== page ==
So for me, the real value in growing from seed isn’t just “dollars and cents”—it is in the quality of my food, the joy of fresh air and productive exercise, and even a bit of a spiritual connection to the earth, definitely a kind of therapy. 

Costs less. Growing from seed costs exponentially less than purchasing plants and produce. For example, a 4″ tomato plant can run you $4, while a plant sown from seed costs 35 cents or less on average. A bunch of colorful, organic carrots is typically priced around $4, while a packet of the same organic carrot seeds is about $2.99, and typically results in about 160 carrots, even after thinning!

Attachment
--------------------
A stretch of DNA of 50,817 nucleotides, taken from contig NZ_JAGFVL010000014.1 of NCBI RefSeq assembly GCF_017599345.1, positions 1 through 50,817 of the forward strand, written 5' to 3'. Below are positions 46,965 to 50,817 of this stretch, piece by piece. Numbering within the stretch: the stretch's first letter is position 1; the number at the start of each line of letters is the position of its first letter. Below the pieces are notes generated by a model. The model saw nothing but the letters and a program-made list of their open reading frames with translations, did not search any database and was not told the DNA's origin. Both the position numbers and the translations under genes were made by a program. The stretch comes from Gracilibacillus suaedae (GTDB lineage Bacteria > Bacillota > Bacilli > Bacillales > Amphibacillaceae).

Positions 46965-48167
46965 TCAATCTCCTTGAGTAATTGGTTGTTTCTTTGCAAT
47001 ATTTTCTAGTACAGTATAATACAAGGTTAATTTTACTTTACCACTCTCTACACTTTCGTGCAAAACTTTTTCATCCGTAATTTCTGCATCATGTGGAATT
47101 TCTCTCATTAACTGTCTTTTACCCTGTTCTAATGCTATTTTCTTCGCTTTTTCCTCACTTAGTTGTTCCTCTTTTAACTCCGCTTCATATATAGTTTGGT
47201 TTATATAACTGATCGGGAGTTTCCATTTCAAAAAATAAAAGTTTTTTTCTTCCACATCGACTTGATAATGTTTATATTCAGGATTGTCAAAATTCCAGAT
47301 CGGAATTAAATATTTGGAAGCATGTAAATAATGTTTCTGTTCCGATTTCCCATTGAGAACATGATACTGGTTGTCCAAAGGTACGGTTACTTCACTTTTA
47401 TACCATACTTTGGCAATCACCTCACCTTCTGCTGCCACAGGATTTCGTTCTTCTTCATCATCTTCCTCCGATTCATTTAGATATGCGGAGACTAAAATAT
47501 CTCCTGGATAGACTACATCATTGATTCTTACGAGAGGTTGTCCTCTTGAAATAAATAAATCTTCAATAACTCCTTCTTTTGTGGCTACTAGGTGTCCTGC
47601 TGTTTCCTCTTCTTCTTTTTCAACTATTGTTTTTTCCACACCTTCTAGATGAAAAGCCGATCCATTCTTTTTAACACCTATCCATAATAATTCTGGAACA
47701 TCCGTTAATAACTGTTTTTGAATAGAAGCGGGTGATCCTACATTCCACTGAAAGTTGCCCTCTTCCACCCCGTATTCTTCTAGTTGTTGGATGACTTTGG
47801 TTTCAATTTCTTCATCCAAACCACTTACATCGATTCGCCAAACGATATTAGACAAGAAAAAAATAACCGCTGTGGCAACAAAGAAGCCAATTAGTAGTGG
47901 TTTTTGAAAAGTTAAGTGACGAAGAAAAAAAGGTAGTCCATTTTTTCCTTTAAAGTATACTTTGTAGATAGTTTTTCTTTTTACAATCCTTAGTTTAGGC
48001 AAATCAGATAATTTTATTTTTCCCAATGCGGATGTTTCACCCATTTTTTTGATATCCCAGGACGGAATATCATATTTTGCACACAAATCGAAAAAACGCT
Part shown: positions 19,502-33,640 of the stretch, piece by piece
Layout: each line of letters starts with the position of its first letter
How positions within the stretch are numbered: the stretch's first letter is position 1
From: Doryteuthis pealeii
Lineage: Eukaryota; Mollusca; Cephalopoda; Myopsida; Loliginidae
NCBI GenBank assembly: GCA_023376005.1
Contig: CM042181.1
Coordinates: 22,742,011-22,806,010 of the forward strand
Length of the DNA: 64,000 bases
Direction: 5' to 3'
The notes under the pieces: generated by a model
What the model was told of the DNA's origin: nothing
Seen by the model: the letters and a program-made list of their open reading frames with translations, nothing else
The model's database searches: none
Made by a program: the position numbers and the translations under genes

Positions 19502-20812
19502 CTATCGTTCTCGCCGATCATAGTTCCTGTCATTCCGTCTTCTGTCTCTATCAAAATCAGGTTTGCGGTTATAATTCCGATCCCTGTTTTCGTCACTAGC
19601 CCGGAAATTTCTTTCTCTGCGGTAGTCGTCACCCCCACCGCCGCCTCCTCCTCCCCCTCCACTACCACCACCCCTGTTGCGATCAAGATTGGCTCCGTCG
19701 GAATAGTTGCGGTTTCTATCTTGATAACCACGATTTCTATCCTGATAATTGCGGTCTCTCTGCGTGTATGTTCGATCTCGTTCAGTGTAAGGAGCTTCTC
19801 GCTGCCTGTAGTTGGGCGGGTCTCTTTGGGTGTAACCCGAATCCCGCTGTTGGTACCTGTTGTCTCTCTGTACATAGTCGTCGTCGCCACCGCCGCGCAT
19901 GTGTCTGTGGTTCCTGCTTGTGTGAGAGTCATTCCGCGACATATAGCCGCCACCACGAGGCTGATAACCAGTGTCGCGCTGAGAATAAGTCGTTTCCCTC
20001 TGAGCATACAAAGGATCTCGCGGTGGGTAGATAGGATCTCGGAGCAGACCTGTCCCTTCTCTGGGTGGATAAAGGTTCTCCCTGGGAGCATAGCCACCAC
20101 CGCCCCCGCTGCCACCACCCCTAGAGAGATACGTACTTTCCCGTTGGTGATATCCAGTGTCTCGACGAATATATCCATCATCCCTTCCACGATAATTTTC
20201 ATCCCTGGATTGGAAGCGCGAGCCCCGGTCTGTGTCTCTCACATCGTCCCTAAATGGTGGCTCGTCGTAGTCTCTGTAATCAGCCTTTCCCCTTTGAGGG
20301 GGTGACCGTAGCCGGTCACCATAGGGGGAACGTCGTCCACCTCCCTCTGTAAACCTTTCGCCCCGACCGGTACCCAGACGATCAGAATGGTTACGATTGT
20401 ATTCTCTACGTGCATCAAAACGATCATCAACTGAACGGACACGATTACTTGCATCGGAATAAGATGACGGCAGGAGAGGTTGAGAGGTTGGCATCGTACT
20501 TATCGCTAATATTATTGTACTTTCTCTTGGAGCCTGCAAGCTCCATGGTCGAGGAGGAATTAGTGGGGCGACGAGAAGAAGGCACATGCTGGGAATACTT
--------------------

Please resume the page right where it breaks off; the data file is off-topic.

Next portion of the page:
Diverse varieties. Don’t limit your bouquets and cuisine to the mainstream! We frequently hear from new gardeners that they never even knew they liked tomatoes until they grew a variety bred for flavor, and not shelf life. Botanical Interests offers over 600 proven varieties so you can sow and grow exactly what you are looking for. 

Organic garden. The choice of organic food and goods is a lifestyle path that many have adopted. Whether you want to support organically-grown food for health concerns, reasons of environmental stewardship, or aiding pollinators, growing your own food and flowers using organic methods ensures you know exactly what goes onto and into your plants, where your food came from, how fresh and nutritious it is, and green; you simply cannot get more local! When goodness and love go in, goodness and love come out in the harvest.